As the number of people aged 45 and older grows every year, the focus of improving overall health grows as well for this age group.  As one ages, it is important to not only focus on physical health, but also cognitive health. This is why we have called upon two local experts to help us inform our patients on how to improve their cognitive health.

You have read our previous blogs about cognitive health and have had visits with our Audiologists. So, we are certain you know by now that treating your hearing loss can improve your cognitive health. Many studies have proven that an untreated hearing loss in midlife is the largest modifiable risk factor for dementia. Treating one’s hearing loss can slow down one’s cognitive decline, keep one’s social life active, and ward off depression and social isolation. Researchers at the University of Melbourne tested the use of hearing aids in those with hearing loss. The results of their testing showed that 97.3% of participants showed either clinically significant improvement or stability in their executive function.

Nutrition is incredibly important in regards to the aging process. Brad Beatty, Lead Dietitian and owner of Case Specific Nutrition in Altoona, PA points out that beyond weight management and management of nutrition related disease, your diet also can help or hurt your long term cognitive health. Below are some foods that have been shown to have a positive impact on cognitive health (please note, recommendations are general, and you should speak with a doctor/dietitian before making any significant dietary changes):

Green Leafy Vegetables – Green leafy veggies such as kale and spinach are packed with vitamin k, antioxidants, and other vitamins. Try including a serving of these every 1 – 2 days if able.

Berries – Berries such as blueberries, strawberries, and raspberries are packed with antioxidants and fiber. Try including these 1 – 2x/week if able.

Various Nuts – Nuts such as walnuts and almonds are filled with healthy unsaturated fats that are good for your heart and brain! Try including a variety of nuts in your diet. Aim to have 3 – 5 servings a week if able.

Olive Oil – Olive oil is another food that is loaded with healthy unsaturated fats that are good for your heart and mind. Aim to use olive oil for cooking if able.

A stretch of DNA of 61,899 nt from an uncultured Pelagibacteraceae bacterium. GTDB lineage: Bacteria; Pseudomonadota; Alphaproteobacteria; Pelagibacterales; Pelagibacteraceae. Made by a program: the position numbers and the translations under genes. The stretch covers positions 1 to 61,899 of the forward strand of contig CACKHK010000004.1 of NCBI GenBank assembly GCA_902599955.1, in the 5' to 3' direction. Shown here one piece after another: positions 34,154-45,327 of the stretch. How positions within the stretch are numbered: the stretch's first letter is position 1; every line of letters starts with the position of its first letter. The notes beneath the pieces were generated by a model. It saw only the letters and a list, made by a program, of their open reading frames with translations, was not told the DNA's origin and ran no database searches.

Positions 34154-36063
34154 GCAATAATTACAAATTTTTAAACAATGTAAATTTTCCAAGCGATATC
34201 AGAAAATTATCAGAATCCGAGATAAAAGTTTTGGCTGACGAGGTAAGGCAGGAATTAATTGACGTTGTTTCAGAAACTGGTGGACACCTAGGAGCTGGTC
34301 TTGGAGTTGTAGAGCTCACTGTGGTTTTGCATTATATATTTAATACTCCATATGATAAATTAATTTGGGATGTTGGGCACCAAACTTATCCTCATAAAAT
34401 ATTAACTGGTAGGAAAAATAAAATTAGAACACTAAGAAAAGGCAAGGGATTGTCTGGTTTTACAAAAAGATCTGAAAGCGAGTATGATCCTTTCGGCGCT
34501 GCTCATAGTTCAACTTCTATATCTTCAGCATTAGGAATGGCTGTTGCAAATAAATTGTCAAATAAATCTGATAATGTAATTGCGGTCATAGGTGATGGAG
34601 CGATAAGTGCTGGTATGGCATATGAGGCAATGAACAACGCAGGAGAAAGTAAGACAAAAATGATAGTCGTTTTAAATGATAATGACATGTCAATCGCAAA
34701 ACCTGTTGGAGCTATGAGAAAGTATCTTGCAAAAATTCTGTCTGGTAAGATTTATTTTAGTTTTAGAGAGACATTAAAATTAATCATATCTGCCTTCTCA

Whole Grains – Whole grains such as whole wheat bread is loaded with fiber which is great for your digestive system and mind. Try making most of the grains you eat whole grains!

The above are just a few of the foods to include (if able) that can benefit long term cognitive health. Beatty suggests having a discussion with your doctor/dietitian to see if you could benefit.

Did you know that yoga can contribute to cognitive health? YES, it’s true! Yoga has been shown to have positive neurological and mental health benefits. A systematic review and meta-analysis of yoga practice on brain structure found that regular practice was associated with anatomical changes in the frontal cortex, hippocampus, anterior cingulate cortex and insula – all areas of the brain implicated in aging-related cognitive decline.

Sharon Green, owner and director of Bloom Yoga & Wellness in Altoona, PA states that yoga can support cognitive health by changing the brain in four ways:

  • By being repetitious
  • Providing Novelty/Variety
  • By becoming emotionally engaged
  • Providing focused awareness

Not only does yoga support cognitive health, it has also been shown to improve balance and agility!

So, as you focus in on your physical health, don’t forget about your cognitive health! Reach out to Lemme Audiology Associates, Case Specific Nutrition and Bloom Yoga and Wellness to find out more information regarding how to keep your cognition healthy or how to improve it.

Lemme Audiology Associates – (814) 941-7770 –

Case Specific Nutrition – (814) 201-6170 –

Bloom Yoga & Wellness – (814) 943-2333 –


Information Sources:

ScienceDaily. (2020, February 26). Hearing aids may delay cognitive decline. ScienceDaily.

Morris MC, Tangney CC, Wang Y, et al. MIND diet slows cognitive decline with aging. Alzheimers Dement. 2015;11(9):1015-1022. doi:10.1016/j.jalz.2015.04.011 (

Tremblay, S. (2018, December 6). Does nutrition affect cognitive function? Healthy Eating | SF Gate.

Brinsley J, Schuch F, Lederman O, Girard D, Smout M, Immink MA, et al. Effects of yoga on depressive symptoms in people with mental disorders: a systematic review and meta-analysis. Br J Sports Med. 2020;bjsports-2019-101242.

Gothe NP, Khan I, Hayes J, Erlenbach E, Damoiseaux JS. Yoga Effects on Brain Health: A Systematic Review of the Current Literature. Brain Plast. 2019;5(1):105–22


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